“I think I can do this thing for, God willing, a long time. So I just want to keep working and try and be better every day.”
Smith enters the 2023 season with 51 career starts.
Of the 19 quarterbacks in NFL history who have played past their 40th birthday, as Smith thinks he can, only two started fewer games in their first 10 seasons than Smith started in his.
Blanda had 23 starts from 1949-58 while primarily kicker and backup QB for the Chicago Bears and Baltimore Colts. Blanda didn’t become a full-time starter until the American Football League was founded. He got his chance to start with the AFL’s expansion Houston Oilers in 1960.
Vince Evans made 35 of the 39 starts of his 15-year NFL career over his first 10 seasons. That doesn’t count the two years, 1984 and ‘85, when Evans took the money and defected to the upstart USFL. He went 1-2 as a starter in his final NFL season, for the 1995 Oakland Raiders.
Vince Evans never did what Smith did for the first time for the Seahawks last season.
That is: Make the Pro Bowl, and start a playoff game, while breaking Wilson’s franchise passing records for completions (with 399), yards (4,282) and completion rate (an NFL-leading 69.76%) in 2022.
Year to year
As he left the locker room to begin OTAs this week, yet another offseason practice in 11 years of them for him, Smith turned to Holton Ahlers. The 23-year-old undrafted rookie from East Carolina signed with Seattle this month. He’s in his first NFL practices. He’s trying to make the Seahawks as their third quarterback behind Smith and 26-year-old Drew Lock.
“I told Holton today as I was walking down: ‘You’re in the NFL. How does it feel?’” Smith said.
“I wake up and it’s still a dream to me that I get to do this for a living. I’m very appreciative of that and I look forward to just coming to work and being with the guys.”
He has the security he hasn’t had for a decade. He has that new contract with the base value of $75 million. It’s life-changing in every possible way. It’s $59 million more than he’s earned up to now in his career.
After he signed the deal in March, he turned to Seahawks general manager John Schneider and said: “John, I just wanted to say thank you for just giving me chances to prove myself.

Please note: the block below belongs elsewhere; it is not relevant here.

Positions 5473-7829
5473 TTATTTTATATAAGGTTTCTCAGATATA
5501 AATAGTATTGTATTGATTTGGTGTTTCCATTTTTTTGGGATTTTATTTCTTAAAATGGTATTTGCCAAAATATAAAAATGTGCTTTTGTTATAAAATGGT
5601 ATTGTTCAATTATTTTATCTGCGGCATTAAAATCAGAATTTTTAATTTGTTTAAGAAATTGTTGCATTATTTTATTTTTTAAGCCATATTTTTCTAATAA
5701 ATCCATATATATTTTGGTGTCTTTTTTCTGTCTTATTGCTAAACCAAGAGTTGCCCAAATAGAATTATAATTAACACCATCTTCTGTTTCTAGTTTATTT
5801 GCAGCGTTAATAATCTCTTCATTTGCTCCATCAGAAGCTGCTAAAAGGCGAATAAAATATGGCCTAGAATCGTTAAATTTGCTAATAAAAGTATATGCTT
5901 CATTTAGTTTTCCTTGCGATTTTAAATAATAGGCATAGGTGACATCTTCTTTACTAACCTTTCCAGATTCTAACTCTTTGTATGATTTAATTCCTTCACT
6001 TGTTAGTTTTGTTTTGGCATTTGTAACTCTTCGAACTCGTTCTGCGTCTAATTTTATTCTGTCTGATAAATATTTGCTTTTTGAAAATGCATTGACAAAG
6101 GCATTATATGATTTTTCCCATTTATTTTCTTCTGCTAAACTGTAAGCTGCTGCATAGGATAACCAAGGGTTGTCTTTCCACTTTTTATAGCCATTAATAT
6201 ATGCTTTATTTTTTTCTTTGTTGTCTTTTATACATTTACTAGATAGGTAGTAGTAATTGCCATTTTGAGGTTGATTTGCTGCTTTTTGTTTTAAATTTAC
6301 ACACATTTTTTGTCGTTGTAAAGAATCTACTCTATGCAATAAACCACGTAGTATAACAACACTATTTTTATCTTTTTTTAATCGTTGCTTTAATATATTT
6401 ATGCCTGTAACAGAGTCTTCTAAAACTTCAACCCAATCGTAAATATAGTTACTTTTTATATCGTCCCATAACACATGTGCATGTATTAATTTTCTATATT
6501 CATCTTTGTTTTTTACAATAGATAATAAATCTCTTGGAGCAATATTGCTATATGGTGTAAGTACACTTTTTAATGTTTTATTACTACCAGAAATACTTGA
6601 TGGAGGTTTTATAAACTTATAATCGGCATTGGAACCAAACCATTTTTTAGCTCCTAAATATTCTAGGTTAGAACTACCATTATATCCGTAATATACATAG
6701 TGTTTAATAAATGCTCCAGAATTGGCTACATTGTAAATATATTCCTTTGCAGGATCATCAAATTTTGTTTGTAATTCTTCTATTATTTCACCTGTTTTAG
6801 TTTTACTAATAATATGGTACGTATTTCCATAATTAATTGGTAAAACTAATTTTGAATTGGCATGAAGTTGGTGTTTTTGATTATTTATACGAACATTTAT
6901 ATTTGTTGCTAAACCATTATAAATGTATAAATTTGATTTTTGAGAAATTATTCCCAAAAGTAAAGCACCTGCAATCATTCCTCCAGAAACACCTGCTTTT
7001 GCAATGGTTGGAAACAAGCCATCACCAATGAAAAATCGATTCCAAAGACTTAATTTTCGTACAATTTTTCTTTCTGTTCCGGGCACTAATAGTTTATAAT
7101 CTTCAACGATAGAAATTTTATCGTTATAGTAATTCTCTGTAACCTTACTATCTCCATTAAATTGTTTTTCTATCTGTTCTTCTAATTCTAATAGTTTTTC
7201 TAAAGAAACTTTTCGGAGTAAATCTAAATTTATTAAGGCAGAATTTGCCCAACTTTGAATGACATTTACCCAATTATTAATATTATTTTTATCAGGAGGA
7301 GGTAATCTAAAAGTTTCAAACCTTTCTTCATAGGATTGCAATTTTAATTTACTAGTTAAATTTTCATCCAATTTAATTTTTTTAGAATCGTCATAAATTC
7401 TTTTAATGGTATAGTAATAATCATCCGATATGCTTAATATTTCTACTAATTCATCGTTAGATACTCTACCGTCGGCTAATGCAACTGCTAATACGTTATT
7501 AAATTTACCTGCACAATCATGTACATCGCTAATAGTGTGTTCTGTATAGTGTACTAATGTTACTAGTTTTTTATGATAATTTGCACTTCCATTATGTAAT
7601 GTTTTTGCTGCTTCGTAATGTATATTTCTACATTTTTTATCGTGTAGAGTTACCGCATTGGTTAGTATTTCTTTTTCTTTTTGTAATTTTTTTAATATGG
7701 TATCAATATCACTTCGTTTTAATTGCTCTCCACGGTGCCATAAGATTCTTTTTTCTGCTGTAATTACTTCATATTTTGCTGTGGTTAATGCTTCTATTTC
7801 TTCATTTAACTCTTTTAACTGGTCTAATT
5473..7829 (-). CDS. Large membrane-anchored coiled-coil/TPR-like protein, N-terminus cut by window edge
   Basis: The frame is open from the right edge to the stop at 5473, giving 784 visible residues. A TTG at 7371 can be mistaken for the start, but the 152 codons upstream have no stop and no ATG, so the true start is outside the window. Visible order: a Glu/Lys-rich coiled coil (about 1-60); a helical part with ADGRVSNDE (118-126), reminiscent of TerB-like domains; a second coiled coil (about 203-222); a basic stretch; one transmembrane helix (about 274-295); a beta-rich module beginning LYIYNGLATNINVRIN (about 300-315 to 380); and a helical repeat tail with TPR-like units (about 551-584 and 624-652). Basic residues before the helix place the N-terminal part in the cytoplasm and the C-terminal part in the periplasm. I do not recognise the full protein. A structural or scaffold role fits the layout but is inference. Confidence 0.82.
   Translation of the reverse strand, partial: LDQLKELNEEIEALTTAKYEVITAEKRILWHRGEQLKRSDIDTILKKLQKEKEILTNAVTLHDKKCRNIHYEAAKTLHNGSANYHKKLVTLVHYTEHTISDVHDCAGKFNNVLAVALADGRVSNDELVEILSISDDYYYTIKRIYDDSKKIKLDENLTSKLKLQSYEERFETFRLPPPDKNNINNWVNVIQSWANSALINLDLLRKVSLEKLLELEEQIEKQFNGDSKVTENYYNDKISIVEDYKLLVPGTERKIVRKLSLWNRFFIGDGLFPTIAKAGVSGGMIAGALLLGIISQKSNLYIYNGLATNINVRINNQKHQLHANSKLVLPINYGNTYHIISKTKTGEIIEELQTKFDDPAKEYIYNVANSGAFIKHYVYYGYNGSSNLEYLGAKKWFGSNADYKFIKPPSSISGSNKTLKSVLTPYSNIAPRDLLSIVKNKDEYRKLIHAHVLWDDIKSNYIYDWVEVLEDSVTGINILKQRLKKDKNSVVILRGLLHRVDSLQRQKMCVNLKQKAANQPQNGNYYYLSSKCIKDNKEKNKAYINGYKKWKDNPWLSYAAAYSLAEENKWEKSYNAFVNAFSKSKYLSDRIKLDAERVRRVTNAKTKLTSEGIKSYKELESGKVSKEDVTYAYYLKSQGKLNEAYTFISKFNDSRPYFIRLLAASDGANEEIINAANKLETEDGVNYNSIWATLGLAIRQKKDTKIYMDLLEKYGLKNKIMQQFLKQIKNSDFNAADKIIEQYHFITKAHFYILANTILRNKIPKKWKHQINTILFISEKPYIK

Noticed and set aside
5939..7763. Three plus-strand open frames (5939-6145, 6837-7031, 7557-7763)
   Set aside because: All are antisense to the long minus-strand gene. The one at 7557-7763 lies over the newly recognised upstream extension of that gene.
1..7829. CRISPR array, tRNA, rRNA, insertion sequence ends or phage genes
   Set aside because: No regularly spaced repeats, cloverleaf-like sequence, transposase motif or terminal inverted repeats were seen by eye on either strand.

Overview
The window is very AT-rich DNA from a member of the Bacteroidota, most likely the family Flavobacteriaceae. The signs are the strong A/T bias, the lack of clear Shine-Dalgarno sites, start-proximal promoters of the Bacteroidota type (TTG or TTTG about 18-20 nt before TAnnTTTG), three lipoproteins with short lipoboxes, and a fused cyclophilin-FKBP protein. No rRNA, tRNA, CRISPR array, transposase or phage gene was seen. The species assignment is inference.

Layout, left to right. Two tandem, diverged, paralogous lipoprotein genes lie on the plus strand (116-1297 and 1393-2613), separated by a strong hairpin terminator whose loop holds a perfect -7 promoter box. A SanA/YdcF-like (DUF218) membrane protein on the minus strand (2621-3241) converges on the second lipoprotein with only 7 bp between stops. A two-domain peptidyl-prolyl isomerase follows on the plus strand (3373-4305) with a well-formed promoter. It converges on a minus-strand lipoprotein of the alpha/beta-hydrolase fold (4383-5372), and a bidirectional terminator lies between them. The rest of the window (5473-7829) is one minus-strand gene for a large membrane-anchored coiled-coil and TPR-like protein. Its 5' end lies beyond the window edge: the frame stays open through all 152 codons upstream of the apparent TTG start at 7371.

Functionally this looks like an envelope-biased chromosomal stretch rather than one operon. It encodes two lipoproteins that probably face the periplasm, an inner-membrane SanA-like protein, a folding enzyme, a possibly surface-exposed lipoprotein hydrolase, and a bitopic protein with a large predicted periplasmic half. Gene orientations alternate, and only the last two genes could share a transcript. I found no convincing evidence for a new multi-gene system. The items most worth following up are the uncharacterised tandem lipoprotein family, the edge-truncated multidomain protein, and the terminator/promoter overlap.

“That’s truly all I ever needed.”
Yet Smith insists his mentality, his belief nothing is guaranteed, his drive to constantly earn his job and place, hasn’t changed with his new money.
His words are those of a man who recently spent a decade chasing the job and security he cherished, yet couldn’t get.
“In my mind, no. If it is different, I just want to work hard and be better. That’s really it,” Smith said of his approach for 2023.
Was he a one-hit wonder, out of nowhere to the Pro Bowl in 2022? Or is this the beginning of a new, longer, second NFL career?
“In my mind, I keep the same mentality,” Smith said. “Drew and I and Holton, we are competing our butts off. And that’s competition every day. We’re trying to see who is the best quarterback out on the field every single time.”
NFL quarterbacks past age 40
The list of the 19 quarterbacks to play in an NFL game past the age of 40:
QB, retiring age, last team (starts in 1st 10 NFL seasons)
George Blanda, 48, 1975 Oakland Raiders (23)
Tom Brady,45, 2022 Tampa Bay Buccaneers (117)
Steve DeBerg, 44, 1998 Atlanta Falcons (80)
Warren Moon, 44, 2000 Kansas City Chiefs (139)
Vinny Testaverde, 44, 2007 Carolina Panthers (119)
Doug Flutie, 43, 2005 New England Patriots (56)
Earl Morrall, 42, 1976 Miami Dolphins (57)
Mark Brunell, 41, 2011 New York Jets (117)
Brett Favre, 41, 2010 Minnesota Vikings (141)
Charlie Conerly, 40, 1961 New York Giants (79)
Len Dawson, 40, 1975 Kansas City Chiefs (69)
Vince Evans, 40, 1995 Oakland Raiders (35)
Joe Ferguson, 40, 1990 Indianapolis Colts (136)
Jim Hart, 40, 1984, Washington Redskins (97)
Matt Hasselbeck, 40, 2015 Indianapolis Colts (103)
Brad Johnson, 40, 2008 Dallas Cowboys (95)
Sonny Jurgensen, 40, 1974 Washington Redskins (80)
Dave Krieg, 40, 1996 Tennessee Oilers (94)
Johnny Unitas, 40, 1973 San Diego Chargers (119)
(Wade Wilson was on the 1999 Oakland Raiders at age 40 but did not play in a game)
Sources: Pro Football Reference, the NFL, The News Tribune research